You have been guilted into having a green smoothie for breakfast, a bowl of salad for lunch and perhaps even missing dinner to optimise the benefits of intermittent fasting and avoid the Christmas kilos, right?
Don’t eat that cake it is loaded with calories.
Don’t drink that vintage wine, you can’t afford the calories.
Don’t have that shortbread cookie that you left on Santa’s plate, you’ll end up with a belly like the Big Man himself.
I just want you to know that I’m not here to tell you what to do, think, or feel OR to make you feel guilty, ashamed, anxious, or deprived.
What I am going to do is give you PERMISSION to eat what you want during Christmas and focus on what is really important instead – being present and really enjoying the moment – and eating pavlova if it makes you feel good (just not the whole cake).
One day is not going to undo what you have been doing at to this point, or perhaps what you plan to do next year. So you may as well let the stress and self-judgement go and recognise what the holidays are designed to do for our wellbeing……….
Relaxation, rejuvenation and recharging the batteries.
Learning to choose more consciously, with awareness and intention, will have you thriving (not just surviving) during the holiday period and enjoying the foods you love…….
Because holiday foods taste great when made with love and shared with friends and family.
Feeling good at any time throughout your life (not just during the holidays) comes down to:
So step 1. Mindset
Set realistic expectations for yourself. Realise that this is the holiday season and there is usually a lot of socialising going on which can bring changes to our usual routines.
The choices we make puts us in the “driver’s seat” and allows us to control what we can. Removing self judgement and acknowledging that it is what we do the majority of the time influences the results we see in our lives.
Stay in the present moment and enjoy the experience of spending time with others, listening and engaging. It’s stressful when your gaze is constantly fixed on yourself, your body, and your food decisions. Spend time looking outward. Consider how you might be able to share good health and well-being with others during this important time of the year.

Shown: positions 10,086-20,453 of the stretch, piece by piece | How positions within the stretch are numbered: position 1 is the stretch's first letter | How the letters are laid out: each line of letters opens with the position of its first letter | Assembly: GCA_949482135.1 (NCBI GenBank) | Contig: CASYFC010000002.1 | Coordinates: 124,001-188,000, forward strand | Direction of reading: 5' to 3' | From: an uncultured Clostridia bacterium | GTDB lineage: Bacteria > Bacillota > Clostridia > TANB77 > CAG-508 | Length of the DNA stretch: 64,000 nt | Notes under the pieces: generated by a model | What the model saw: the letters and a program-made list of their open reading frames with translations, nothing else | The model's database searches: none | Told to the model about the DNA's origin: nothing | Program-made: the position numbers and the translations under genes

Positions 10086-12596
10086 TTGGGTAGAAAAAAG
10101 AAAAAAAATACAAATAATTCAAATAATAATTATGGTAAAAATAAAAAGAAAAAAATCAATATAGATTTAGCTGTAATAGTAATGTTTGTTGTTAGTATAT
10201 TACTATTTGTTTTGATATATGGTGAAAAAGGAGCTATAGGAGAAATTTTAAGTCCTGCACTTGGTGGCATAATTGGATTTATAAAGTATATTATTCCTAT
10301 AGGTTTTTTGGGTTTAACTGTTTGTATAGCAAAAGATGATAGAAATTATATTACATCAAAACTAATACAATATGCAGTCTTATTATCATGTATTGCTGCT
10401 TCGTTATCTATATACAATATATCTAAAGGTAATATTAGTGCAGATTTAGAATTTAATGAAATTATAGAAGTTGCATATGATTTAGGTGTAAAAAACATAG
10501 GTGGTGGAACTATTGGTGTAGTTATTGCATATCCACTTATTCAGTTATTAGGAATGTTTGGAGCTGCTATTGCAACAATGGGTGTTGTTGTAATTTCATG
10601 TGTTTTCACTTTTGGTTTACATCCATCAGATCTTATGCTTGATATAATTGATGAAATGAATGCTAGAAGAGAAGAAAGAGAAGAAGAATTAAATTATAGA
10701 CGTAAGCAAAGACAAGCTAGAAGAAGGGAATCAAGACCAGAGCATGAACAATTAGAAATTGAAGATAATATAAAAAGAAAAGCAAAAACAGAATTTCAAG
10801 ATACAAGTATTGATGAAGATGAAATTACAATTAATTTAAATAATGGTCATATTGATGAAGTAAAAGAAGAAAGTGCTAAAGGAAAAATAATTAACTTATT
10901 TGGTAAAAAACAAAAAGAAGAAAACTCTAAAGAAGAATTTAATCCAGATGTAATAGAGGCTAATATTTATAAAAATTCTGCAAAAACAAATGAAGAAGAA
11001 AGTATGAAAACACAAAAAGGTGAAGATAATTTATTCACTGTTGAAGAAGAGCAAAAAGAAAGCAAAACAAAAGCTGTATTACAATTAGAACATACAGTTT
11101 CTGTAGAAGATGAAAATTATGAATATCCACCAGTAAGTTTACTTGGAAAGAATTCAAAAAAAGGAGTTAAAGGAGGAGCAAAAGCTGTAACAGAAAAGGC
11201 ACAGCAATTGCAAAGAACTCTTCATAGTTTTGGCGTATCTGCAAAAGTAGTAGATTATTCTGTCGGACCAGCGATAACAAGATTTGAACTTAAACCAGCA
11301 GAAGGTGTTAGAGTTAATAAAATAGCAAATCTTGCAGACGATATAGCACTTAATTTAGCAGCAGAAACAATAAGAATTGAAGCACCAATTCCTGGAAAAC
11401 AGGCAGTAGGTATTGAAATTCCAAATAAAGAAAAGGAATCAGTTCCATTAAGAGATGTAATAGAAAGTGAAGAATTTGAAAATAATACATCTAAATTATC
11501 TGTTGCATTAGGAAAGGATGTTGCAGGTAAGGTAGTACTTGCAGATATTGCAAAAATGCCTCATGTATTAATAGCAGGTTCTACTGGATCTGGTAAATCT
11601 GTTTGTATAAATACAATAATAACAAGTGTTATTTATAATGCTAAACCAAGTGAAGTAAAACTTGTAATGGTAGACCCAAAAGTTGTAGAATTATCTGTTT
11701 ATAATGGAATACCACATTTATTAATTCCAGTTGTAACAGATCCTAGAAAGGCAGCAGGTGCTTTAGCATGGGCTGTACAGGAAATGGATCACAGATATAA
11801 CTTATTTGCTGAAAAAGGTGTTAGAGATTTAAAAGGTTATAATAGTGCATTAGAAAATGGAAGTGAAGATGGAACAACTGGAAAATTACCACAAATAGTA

Step 2. Movement
Diarising your exercise routine around your social gatherings and events is a good way to include movement into your day. Setting your alarm an hour earlier than usual to go for a walk or squeeze in a workout will get your heart pumping and burn through some calories.
Inviting other family members to go for a walk after your meal, or something a little more active like cricket, football or soccer, will also allow you to spend quality time with people important to you and will help to improve digestion. Win-win!
Knowing that you may be more likely to be eating more food at this time of year, may provide the motivation you need to be a little more active. It may just require some planning.
Step 3. Nutrition
Enjoy the food or drink that you would normally label “off limits” if you so desire but do so MINDFULLY, consciously, joyfully and SLOWLY.
Savour it. Stay present and CHOOSE with intention and purpose.
Explore the layers of flavour and try to describe it in your mind, looking for moments of true joy rather than getting distracted by guilt, anxiety, or regret.
With this kind of approach, you will tap into what your body is telling you and it will help you to respond accordingly. Maybe it won’t happen for you right away if you haven’t been practicing mindful eating but slowly things down and paying attention will teach you how and will give your body time to feel full that you don’t feel like eating any more anyway.
Take control by volunteering to bring along a healthy dish to share. This is a great way to share healthy and tasty options with others also. There are so many tasty options that won’t have you feeling deprived.
Food is a story that shapes your daily life, your health, and your function.
When food is information in this way, there is no “good” food or “bad” food.
There are only choices and every time you choose to eat one thing over another you are “voting” for what is really important to you right now. Accepting this helps you remove the guilt and self-judgement. Enjoy the present moment and consider what is important to you:
- feeling good?
- connecting with loved ones?
- truly nourishing your body?
- Keeping things in balance?
- feeding your soul?
- remembering your heritage or family traditions?
- taking the edge off a tough round of holiday shopping?
- surviving a family get-together?
No judgement here. You get to decide your priorities.
In the end, what you celebrate, however you celebrate……enjoy all that there is on offer.
Have a great Christmas and New Years